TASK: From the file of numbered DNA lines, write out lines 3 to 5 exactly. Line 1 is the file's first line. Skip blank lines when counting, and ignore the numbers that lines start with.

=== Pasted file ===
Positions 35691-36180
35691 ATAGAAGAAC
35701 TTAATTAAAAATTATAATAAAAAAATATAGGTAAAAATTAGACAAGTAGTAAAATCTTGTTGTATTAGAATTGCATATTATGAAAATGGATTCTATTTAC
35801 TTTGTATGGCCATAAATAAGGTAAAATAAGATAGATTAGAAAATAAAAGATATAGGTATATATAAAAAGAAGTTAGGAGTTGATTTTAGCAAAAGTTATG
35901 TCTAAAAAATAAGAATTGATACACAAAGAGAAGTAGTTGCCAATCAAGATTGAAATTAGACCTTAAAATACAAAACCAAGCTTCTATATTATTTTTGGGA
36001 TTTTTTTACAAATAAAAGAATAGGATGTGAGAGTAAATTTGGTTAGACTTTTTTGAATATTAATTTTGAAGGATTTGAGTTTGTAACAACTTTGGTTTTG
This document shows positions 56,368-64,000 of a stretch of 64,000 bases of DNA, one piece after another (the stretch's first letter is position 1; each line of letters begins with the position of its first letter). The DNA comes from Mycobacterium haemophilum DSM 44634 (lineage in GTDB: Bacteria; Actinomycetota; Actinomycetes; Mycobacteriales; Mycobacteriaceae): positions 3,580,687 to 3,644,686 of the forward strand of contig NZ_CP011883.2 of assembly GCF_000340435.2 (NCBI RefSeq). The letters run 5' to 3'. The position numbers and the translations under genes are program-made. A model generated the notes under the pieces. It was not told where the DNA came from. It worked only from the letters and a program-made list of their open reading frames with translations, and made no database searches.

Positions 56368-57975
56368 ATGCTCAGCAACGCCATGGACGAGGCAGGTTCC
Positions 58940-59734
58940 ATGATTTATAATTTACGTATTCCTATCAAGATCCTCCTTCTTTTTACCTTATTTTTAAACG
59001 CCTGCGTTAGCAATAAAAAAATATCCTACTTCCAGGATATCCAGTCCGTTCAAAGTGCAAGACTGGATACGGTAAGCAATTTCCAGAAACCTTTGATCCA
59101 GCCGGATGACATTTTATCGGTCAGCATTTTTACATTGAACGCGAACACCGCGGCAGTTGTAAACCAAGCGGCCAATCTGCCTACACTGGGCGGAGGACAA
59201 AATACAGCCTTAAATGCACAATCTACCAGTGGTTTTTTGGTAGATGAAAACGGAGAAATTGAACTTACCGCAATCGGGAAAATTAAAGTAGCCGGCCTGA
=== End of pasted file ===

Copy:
35701 TTAATTAAAAATTATAATAAAAAAATATAGGTAAAAATTAGACAAGTAGTAAAATCTTGTTGTATTAGAATTGCATATTATGAAAATGGATTCTATTTAC
35801 TTTGTATGGCCATAAATAAGGTAAAATAAGATAGATTAGAAAATAAAAGATATAGGTATATATAAAAAGAAGTTAGGAGTTGATTTTAGCAAAAGTTATG
35901 TCTAAAAAATAAGAATTGATACACAAAGAGAAGTAGTTGCCAATCAAGATTGAAATTAGACCTTAAAATACAAAACCAAGCTTCTATATTATTTTTGGGA